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    U.S. Army veterinary food inspectors partner with the U.S. Navy for training



    Story by Michelle Thum 

    Public Health Command Europe

    ROTA, Spain -- Public Health Activity – Italy partnered with the U.S. Navy to hold a five-day veterinary food inspection training event for Public Health Activity Italy and Rheinland-Pfalz U.S. Army Veterinary Corps personnel.

    Since U.S. Army is the only U.S. military service with veterinary food inspectors, , the Army food inspectors support other branches of military service by checking their food, inspecting cargo airplanes and freight ships.

    “We (veterinary food inspectors) provide food protection support to the Navy, Marine Corps, Coast Guard, Air Force and Army installations,” said Chief Warrant Officer and Senior Food Safety Officer Ann Alexander. “Our job is to prevent foodborne illness by identifying risk when food is exposed to refrigeration failure, laboratory submission of food, receipt, and surveillance inspection, inspection of salvaged products and inspecting Meals Ready- to Eat.”

    The U.S. Army Veterinary Corps mission is to protect the warfighter and support the National Military Strategy. Among this, is to provide veterinary public health capabilities through food safety and defense for all U.S. armed services.

    “Here in Rota, we inspect the U.S. Navy vessels food storage areas on a weekly basis when the ships are docked and serving food,” added Alexander. “We conduct surveillance inspection of their food for wholesomeness, storage sanitary conditions, conduct receipt inspections, and food inspection training upon request. Inspecting the ships and their freight is a unique training opportunity. We recently supported the USNS Medgar, a dry cargo ship, by inspecting food to ensure wholesomeness and extended the shelf life of expired products that they have.”

    This year Public Health Activity-Italy supported the ship while docked for a couple days in Hunterston Quay, Scotland and Augusta Bay, Sicily, Italy.

    The PHCE team’s enhanced knowledge of food inspection offers them the ability to conduct point of origin inspections of food products that are either sold to the DoD patrons, and/or, served at troop feeding locations. This process allows them to achieve their critical task list through didactic, hands-on practical exercises, and real-life scenario testing.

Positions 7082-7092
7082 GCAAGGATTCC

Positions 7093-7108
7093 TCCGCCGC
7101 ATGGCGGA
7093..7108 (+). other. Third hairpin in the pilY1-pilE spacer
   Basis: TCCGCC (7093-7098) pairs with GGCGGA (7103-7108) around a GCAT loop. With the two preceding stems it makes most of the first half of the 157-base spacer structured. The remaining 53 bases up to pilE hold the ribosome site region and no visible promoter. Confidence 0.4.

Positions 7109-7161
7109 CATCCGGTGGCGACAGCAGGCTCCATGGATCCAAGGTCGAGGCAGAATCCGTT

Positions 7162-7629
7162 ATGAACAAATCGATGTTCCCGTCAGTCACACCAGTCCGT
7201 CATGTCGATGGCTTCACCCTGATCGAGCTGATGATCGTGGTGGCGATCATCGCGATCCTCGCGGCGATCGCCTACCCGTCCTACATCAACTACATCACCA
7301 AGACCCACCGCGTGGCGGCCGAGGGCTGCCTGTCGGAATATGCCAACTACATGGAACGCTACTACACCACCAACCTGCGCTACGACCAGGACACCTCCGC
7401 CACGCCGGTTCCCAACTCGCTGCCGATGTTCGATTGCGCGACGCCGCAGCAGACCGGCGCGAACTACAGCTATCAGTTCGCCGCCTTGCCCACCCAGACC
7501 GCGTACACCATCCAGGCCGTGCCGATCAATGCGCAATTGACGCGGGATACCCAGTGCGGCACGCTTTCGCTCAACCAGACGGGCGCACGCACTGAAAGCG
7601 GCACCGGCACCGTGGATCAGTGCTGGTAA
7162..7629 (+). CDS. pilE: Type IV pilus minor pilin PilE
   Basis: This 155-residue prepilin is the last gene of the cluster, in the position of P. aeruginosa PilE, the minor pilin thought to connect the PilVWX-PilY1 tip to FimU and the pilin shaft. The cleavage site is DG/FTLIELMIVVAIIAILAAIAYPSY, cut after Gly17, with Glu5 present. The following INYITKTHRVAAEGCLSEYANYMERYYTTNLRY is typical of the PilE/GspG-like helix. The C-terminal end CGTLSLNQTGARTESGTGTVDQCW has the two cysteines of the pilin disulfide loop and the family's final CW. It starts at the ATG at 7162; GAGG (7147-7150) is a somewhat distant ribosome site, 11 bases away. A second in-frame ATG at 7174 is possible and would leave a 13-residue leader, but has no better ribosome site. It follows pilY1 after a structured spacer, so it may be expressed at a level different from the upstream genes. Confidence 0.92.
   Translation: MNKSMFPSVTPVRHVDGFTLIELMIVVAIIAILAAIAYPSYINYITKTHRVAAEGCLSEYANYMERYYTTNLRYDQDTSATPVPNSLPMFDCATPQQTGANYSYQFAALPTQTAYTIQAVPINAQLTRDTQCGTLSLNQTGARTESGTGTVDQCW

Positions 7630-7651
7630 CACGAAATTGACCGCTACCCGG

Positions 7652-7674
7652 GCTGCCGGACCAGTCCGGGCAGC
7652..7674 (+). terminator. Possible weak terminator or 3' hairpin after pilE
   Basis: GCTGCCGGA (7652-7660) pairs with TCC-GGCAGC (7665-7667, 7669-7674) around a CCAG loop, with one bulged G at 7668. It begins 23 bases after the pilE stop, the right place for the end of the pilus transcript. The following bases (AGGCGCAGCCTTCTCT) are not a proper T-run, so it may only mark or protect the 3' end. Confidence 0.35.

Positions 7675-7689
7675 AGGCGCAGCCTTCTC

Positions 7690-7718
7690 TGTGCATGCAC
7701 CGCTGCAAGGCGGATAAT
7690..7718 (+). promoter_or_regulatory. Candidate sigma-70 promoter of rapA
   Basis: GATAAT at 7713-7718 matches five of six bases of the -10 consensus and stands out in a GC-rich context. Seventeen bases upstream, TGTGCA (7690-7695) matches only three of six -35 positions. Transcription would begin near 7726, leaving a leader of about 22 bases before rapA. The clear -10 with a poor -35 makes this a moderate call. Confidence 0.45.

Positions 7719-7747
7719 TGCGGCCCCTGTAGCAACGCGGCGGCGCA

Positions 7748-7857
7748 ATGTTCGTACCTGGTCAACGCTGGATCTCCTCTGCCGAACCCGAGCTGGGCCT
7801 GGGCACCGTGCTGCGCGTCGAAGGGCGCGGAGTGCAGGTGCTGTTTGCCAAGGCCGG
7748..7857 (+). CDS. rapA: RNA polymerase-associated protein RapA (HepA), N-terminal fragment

“Food safety is important to everyone's health,” said Alexander. “In the military community, when someone is sick due to foodborne illness, it impacts mission readiness. If a service member is sick due to a foodborne illness or disease, this servicemembers will now be out of fight or commission.”

    This recent training event allowed Army food inspectors from various duty locations across Europe to train to one standard and share their past experiences. The food protection mission is comprised of food safety and food defense. The training reinforced the roles and responsibilities of the participants, regardless of rank.

    The participants and instructors for this event consisted of Soldiers from various duty stations such as Belgium, Germany, and Italy. This was the first joint-training event to date. According to Alexander, planning and coordination of both units, Public Health Activity Italy, and Rheinland-Pfalz, was essential to ensuring the event operated smoothly and according to plan.

    According to event planners, the practical exercises and scenarios provided the opportunity for Soldiers who are stationed in one or two-person duty locations to experience working with a full team of inspectors.

    According to the participants, the final exam was the most challenging portion of the event. It consisted of four different tasks: an All Food and Drug Activity Recall, a simulated refrigeration failure at the Rota Commissary, laboratory sample submission request, and a military sanitation inspection of the Rota Commissary.

    All the participants were divided into four teams with a designated team NCOIC and were expected to work together to properly prioritize and complete all tasks in accordance with Technical Guide (TG) 376, the Installation Support Plan Program Instructions.

    “The TG 376 lists in detail the priorities and responsibilities of an Army Veterinary Food Inspector specific to each facility supported on their military installation,” added Alexander.

    The teams submitted their paperwork individually, and as a team, to be evaluated by PHA-Italy Senior Food Safety Officer CW3 Ann Alexander. In return, Alexander ensured all members understood how to properly complete each task and the corresponding documentation.



    Date Taken: 10.12.2023
    Date Posted: 10.12.2023 07:38
    Story ID: 455579
    Location: ROTA, ES

    Web Views: 151
    Downloads: 2